1. “Dropbox: Files Without Borders” Forbes, June 28 2010 (V. Barret)  ↩
  2. “Dropbox: ‘It just works’” Harvard Business School case study (Eisenmann, Pao, Barley)  ↩
  3. Carbonite S–1 Statement 2011  ↩

A beautiful infographic on cyber-crime

I am increasingly concerned with the possibility that the SHA1 algorithm, that is at the heart of e-commerce, may be on the verge of succumbing to the relentless march of Moore’s Law.

A very convincing calculation by Jesse Walker (shown in Bruce Schneier’s blog), estimates the cost of a single collision attack to fall bellow $200,000 by 2018, and below $50,000 by 2021. This simply means that a determined hacker with a strong financial motive will soon be able to launch a successful attack on 99% of all organizations that engage in online commerce.

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Best way to monetize Instagram: “Don’t”

I just read Wharton Professor Pinar Yildirim’s article on how Facebook can potentially monetize Instagram without alienating its user base (too much).


Prof. Yildririm makes sense. He basically says that major options for Facebook include:

  • a subscription-line service (think Dropbox or Flickr) where photo album space is only free up to a point
  • advertising, including location-based or contextual ads
  • selling users’ content, but with explicit user consent and by sharing the revenue with them

I think there is a fourth option that makes more sense for Facebook: don’t monetize Instagram.

I think Facebook is already walking on thin ice with many of its users. Adverting on the website and on its mobile apps is becoming increasingly noticeable and intrusive. The company is approaching what much of its user base is willing to take. Not monetizing Instagram would move that line a bit further away.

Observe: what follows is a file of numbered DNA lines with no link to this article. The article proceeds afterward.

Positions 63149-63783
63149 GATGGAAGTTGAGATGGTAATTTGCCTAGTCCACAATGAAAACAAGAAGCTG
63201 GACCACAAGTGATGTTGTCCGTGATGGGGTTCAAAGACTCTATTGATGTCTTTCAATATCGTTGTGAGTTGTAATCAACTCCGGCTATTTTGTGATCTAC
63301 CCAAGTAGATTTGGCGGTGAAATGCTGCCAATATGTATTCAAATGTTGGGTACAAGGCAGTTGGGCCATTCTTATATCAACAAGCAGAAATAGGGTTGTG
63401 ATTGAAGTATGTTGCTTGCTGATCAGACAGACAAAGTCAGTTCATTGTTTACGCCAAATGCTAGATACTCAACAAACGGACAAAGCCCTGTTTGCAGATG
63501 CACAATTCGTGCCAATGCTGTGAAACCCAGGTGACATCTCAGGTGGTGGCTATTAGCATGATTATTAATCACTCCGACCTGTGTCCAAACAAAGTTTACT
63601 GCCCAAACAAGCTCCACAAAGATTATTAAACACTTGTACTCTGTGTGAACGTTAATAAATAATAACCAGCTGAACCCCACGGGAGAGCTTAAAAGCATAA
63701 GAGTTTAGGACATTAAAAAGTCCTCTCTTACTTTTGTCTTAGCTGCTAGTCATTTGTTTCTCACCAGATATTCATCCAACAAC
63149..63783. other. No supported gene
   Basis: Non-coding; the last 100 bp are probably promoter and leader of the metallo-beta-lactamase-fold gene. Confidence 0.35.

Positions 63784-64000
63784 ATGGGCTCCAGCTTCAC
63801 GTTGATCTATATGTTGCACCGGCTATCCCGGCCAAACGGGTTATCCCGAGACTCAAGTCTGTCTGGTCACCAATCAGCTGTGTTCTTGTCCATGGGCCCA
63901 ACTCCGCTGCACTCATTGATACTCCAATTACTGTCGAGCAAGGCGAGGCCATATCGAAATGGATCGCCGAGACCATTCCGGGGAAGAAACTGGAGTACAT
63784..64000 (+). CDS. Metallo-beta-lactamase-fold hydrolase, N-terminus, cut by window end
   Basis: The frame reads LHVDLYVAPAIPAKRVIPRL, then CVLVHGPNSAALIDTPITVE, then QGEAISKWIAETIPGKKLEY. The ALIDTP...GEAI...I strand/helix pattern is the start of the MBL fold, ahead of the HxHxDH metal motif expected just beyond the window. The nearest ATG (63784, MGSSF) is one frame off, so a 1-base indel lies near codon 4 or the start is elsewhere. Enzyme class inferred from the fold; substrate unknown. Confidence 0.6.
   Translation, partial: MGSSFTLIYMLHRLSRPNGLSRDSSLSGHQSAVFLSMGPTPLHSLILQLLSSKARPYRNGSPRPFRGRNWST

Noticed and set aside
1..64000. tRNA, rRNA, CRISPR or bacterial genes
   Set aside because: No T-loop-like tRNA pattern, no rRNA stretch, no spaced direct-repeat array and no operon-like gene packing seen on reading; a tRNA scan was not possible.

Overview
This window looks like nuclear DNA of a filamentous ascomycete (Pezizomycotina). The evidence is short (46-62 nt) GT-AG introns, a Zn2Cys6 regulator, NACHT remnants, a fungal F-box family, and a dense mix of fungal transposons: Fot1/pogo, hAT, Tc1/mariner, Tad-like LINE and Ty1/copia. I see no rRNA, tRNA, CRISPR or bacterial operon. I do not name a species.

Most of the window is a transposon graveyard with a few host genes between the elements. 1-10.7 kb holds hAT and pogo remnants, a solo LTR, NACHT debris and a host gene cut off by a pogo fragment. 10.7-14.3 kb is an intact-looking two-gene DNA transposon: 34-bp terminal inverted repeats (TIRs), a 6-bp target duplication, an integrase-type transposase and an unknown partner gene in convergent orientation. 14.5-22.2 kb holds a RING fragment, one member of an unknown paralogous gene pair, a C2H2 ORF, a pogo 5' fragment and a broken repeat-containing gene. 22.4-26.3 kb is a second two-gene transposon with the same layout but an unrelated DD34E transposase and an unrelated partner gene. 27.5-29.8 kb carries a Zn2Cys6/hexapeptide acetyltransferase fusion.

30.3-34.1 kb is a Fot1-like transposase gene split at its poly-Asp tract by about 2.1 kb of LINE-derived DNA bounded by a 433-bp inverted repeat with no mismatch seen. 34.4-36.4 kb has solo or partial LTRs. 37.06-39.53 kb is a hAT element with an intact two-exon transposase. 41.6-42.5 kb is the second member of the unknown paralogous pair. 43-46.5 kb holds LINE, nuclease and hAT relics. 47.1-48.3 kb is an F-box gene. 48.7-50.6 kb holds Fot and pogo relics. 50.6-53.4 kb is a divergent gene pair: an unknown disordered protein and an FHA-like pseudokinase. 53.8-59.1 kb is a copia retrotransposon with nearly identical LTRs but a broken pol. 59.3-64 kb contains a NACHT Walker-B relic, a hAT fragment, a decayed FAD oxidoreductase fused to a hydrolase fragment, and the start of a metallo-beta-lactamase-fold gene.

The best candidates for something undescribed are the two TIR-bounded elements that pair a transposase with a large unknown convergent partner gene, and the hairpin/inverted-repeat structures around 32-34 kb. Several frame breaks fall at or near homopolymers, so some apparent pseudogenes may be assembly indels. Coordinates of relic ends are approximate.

Facebook should consider Instagram as a billion dollar product feature that makes its core product that much more attractive to users, and restores some of the users’ goodwill that the company has squandered. Not monetizing Instagram is actually the best way to monetize it.

Favorite monospaced fonts with Greek support

I’ve been using Sublime Text as my main text editor for a couple of months now and I’m thoroughly impressed with it. For those of you who are curious about its power (which does not come cheap…), I found this set of tutorials very helpful.

TeX Gyre Cursor

For a beautiful writing experience, whether you use markdown or not, I strongly recommend the Markdownediting package, which is designed to look like the beautiful and minimalistic iA-writer application for Mac.

I spent some time choosing a good looking (and free) mono-space font that also includes support for Greek (if the font does not include Greek glyphs, the substitute font’s letters will not line up; this of course defeats the purpose of using mono-space in the first place).